Online Education; Associates Degrees Online

Watch Out for Diploma Mills

Diploma mills are unaccredited, usually online, "colleges" or "universities" which offer fraudulent and/or virtually worthless degrees in exchange for payment alone or for payment and very minimal work (often a resume or single "research" paper). These diploma mills often claim accreditation from fraudulent "accrediting agencies" which exist only to mislead prospective students and employers. In fact, some of the bogus accrediting agencies are owned and operated by the same people who own and run the degree mills.

For a good source of information about diploma mills, you might want to visit

According to the website of The Oregon Student Assistance Commission Office of Degree Authorization <>, another site worth visiting, "Idaho, Hawaii, Montana, Alabama, Wyoming, Mississippi and California have either no meaningful standards, excessive loopholes or poor enforcement owing to local policy or insufficient staff", so be especially sure to check out institutions based in those states.

To determine whether or not a college or university is accredited by an accrediting agency recognized by the United States Department of Education, visit <> or <>.

A partial list of unaccredited colleges may be found at <>. Of course, all unaccredited colleges are not degree mills. But, for most people, the best bet is to avoid them. Remember, there are hundreds of fully accredited colleges offering online degrees and certificate programs. So, why bother with unaccredited institutions?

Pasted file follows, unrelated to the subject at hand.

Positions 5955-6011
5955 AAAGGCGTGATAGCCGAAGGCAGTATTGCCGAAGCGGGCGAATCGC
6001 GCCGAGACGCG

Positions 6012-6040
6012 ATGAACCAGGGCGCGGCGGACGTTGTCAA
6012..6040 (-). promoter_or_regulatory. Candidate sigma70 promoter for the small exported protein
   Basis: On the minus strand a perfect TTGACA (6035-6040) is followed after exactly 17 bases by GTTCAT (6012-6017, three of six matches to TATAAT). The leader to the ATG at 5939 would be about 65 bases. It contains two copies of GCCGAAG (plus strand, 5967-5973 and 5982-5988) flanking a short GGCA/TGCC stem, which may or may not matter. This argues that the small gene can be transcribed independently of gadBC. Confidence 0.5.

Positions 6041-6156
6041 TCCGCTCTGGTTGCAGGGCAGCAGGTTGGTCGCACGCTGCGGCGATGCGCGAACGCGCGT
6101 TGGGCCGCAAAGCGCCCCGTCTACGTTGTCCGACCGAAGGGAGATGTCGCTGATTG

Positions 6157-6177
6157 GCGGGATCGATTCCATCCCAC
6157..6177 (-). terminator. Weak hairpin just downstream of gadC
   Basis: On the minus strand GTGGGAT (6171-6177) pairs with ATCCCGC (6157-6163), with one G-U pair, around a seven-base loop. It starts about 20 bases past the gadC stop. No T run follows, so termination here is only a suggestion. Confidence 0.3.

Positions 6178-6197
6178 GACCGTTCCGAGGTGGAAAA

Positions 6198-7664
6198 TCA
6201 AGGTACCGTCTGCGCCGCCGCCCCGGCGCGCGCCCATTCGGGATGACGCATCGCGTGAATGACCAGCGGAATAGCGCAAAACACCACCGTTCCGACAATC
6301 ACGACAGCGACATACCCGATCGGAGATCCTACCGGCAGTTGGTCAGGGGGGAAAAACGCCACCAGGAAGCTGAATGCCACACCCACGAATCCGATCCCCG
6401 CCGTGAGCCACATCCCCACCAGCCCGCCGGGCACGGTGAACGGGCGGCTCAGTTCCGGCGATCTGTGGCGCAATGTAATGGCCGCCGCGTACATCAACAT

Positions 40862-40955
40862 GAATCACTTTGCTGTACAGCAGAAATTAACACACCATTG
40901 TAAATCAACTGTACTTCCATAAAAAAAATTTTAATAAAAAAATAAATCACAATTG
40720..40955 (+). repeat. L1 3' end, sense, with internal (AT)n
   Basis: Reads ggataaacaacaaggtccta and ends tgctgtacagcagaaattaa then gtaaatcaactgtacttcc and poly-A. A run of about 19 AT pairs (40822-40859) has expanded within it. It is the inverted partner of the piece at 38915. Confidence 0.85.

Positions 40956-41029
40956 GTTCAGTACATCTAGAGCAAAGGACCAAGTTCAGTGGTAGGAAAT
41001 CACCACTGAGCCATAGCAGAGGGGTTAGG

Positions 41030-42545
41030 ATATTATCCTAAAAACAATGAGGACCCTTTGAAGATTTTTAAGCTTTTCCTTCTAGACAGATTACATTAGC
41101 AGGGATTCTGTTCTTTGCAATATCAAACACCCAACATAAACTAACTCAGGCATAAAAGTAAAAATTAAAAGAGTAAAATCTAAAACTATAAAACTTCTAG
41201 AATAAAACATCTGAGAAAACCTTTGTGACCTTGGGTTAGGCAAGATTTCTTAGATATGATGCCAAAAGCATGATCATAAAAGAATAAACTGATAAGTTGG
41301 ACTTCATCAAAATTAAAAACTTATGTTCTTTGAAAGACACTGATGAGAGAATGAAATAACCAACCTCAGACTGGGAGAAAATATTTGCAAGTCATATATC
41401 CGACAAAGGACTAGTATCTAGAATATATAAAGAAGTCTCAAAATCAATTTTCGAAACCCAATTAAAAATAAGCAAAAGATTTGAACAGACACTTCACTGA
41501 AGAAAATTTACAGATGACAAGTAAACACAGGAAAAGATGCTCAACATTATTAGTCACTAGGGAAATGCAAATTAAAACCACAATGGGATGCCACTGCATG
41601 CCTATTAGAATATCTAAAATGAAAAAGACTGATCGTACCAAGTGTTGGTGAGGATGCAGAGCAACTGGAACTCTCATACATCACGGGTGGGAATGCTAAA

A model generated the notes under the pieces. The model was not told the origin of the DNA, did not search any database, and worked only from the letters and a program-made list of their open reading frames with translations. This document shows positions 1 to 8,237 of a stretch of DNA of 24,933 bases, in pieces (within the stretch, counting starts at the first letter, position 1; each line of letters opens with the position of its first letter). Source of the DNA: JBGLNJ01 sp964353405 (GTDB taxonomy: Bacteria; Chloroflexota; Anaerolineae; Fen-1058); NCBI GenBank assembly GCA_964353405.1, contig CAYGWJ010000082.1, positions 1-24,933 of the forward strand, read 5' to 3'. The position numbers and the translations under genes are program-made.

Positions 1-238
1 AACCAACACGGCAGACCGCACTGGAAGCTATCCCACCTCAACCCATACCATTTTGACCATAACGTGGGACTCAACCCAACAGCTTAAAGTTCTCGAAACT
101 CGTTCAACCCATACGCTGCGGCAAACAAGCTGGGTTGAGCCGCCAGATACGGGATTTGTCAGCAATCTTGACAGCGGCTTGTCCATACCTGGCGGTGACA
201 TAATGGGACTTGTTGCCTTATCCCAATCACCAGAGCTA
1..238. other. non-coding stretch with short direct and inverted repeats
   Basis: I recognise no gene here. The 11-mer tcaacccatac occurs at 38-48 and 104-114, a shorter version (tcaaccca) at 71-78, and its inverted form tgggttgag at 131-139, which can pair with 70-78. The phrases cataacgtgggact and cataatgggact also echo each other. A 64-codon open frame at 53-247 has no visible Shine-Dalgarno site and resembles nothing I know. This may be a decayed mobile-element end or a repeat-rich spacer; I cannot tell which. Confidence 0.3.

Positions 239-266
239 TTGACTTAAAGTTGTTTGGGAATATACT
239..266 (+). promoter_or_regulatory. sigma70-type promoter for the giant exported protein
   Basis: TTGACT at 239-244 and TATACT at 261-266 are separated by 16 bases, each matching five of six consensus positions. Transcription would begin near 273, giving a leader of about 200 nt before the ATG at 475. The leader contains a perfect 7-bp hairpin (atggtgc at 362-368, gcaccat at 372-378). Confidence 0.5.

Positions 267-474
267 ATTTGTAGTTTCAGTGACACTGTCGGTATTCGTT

John and Mariah Bear, acknowledged experts in both legitimate online degree programs and on diploma mills and degree mills, have assisted the FBI in closing down a number of degree mills and putting some pretty deserving scam artists behind bars. They write, "We must warn you, as emphatically as we can, that it is very risky to buy a fake degree or to claim to have a degree that you have not earned. It is like putting a time bomb in your resumé. It could go off at any time, with dire consequences."

Unfortunately, even if you find an institution listed in a responsible publication ("USA Today" is a good example), it may be unaccredited and may even meet the definition of a degree mill. Similarly, most of the major search engines accept advertisements from and/or index unaccredited "colleges" and "universities", including degree mills which will verify that a "student" (using the word very loosely) "earned" a degree and provide transcripts, although they require no meaningful academic work. 

If you use the resources available to you to carefully check out the colleges and universities you are considering, and utilize websites like this one which list only fully accredited online degree programs, you will not be a victim of the unscrupulous folks who offer fraudulent degrees. If you choose to obtain a fraudulent credential from a degree mail, you will almost certainly suffer the consequences.


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